Jim Henneman: Remembering Joe Altobelli, The Last Orioles Manager To Win It All

In his adopted hometown of Rochester, N.Y., where he did it all during a period of almost six decades, he was known as “Mr. Baseball.”

In Baltimore, where he was hardly around long enough for folks to get to know him, he is the answer to a pair of trivia questions that are gaining traction after more than three decades:

“Who is the manager who succeeded, and was succeeded by, the only one who posted a higher winning percentage in the history of the Baltimore Orioles?” And, as a bonus, who was the last manager to lead the O’s to a World Series championship?

Joe Altobelli, who passed away March 3 at the age of 88, is the answer to both those questions, which figure to be in play for the foreseeable future.

Even though his previous job had been as third base coach for the Yankees, Altobelli had strong connections to the Orioles before he became manager. The last four full seasons of his 18-year minor league playing career, ending in 1966, were with the Red Wings in Rochester, then the O’s Triple-A farm team.

He was a natural to move onto the O’s minor-league staff, starting in 1967, with the Rookie League team in Bluefield, W.V., where he began a three-year run with touted rookies Bob Grich and Don Baylor, among others.

“Joe could be a little gruff at times,” Grich recalled. “It seemed like he always had a ‘three-day shadow,’ but he was like a father figure to me.”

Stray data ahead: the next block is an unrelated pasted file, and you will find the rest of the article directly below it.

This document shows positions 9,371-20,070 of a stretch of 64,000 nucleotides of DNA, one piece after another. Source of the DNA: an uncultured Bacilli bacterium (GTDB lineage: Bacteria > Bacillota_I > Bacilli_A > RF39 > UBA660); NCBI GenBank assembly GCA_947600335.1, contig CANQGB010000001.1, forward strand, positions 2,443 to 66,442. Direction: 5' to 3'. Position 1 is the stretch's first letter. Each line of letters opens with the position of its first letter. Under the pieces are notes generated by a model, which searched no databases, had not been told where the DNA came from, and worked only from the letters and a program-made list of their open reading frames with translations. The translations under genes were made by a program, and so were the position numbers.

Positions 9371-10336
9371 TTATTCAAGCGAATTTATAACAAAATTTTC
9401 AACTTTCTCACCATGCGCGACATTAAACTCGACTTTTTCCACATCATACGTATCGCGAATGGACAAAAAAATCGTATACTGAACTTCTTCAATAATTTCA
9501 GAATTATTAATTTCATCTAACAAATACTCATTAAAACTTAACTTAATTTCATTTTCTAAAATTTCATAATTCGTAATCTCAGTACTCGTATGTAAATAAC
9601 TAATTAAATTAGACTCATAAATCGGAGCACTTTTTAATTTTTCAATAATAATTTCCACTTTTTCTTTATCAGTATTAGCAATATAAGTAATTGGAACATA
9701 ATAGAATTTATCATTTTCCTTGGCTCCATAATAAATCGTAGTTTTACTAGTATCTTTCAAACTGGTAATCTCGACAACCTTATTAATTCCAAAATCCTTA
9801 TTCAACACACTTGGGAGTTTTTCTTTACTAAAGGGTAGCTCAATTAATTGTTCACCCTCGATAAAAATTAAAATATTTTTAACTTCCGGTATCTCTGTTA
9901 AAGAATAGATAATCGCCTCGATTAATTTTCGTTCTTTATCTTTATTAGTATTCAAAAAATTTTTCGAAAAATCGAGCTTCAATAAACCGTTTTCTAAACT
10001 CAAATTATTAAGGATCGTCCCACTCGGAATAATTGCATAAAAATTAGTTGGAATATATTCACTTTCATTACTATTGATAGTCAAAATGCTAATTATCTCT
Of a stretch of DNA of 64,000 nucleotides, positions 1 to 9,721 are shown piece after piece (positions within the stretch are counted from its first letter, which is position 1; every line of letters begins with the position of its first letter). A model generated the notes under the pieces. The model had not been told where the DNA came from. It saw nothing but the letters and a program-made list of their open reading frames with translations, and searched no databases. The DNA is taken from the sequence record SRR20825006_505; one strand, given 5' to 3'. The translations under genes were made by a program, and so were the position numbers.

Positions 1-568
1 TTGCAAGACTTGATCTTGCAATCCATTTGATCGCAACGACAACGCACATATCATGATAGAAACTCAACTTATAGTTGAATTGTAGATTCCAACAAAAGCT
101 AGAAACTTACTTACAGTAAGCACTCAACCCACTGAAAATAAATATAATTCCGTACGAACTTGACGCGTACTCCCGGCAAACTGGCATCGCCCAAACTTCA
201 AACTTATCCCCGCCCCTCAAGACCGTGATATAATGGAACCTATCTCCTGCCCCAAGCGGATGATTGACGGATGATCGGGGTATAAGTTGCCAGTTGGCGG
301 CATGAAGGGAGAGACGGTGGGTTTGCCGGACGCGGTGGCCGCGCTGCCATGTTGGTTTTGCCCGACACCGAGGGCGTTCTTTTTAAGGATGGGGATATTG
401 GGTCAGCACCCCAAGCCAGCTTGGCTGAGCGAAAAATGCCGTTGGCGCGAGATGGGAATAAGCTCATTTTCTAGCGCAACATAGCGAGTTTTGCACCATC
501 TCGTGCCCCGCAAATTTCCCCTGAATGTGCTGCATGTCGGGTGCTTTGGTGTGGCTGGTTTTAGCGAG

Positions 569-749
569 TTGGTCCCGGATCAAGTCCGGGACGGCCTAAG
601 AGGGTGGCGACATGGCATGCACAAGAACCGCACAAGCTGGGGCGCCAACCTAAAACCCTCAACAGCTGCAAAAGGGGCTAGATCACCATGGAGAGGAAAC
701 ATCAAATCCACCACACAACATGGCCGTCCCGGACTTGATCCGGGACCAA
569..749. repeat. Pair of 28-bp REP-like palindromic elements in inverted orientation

Grich, Baylor and Altobelli all moved to Stockton in the California State League the following year. It wasn’t the easiest transition for Grich, who went to classes at UCLA (where he would’ve been the quarterback had he not signed with the Orioles) instead of spring training and played only on weekends the first two months of the season.

“I was in over my head and I really struggled,” said Grich, who hit .228 in 1968. “I’m not sure how it would’ve worked out had I had anybody other than Joe. He could see I was scuffling and my confidence was down. I had my worst year, but he believed in me and recommended that I go to spring training with the big team the following year.”

That decision, Grich says today, was the most influential of his career.

“When I got to spring training the next year the first thing I noticed was that everybody hit to right field — Frank, Brooks, everybody. Even Boog hit the ball the other way to left field,” Grich said. “I realized that’s what I had to do, learn to hit to right. That’s all I concentrated on — and I went to [Double-A] Dallas the next year, hit .310 and was the MVP.”

(Editor’s note: hitting the “other way” — what a concept, maybe it’ll catch on.)

Grich’s career took off from that point, and he looks back at Altobelli’s recommendation that he go to major-league spring training after only his second year as the turning point in a career that landed him in the Orioles’ and Angels’ Halls of Fame.

Jimmy Williams, Joe Altobelli, Cal Ripken Sr.
Jimmy Williams, Joe Altobelli and Cal Ripken Sr. (Photo Credit: Courtesy of the Baltimore Orioles)

It has been said many times that Altobelli was a perfect fit for the 1983 Orioles team, the last one to appear in, and win, a World Series. He brought his calm demeanor to the table after the feisty Earl Weaver had retired, prematurely as it turned out. And as it also turned out, Altobelli was the right man for the hot seat he inherited.

As one of three managers to lead the O’s to a World Series championship, Altobelli holds a special place in club history. But his less than two and a half year run was hardly a joy ride. He needed a thick hide to go along with his generally calm demeanor.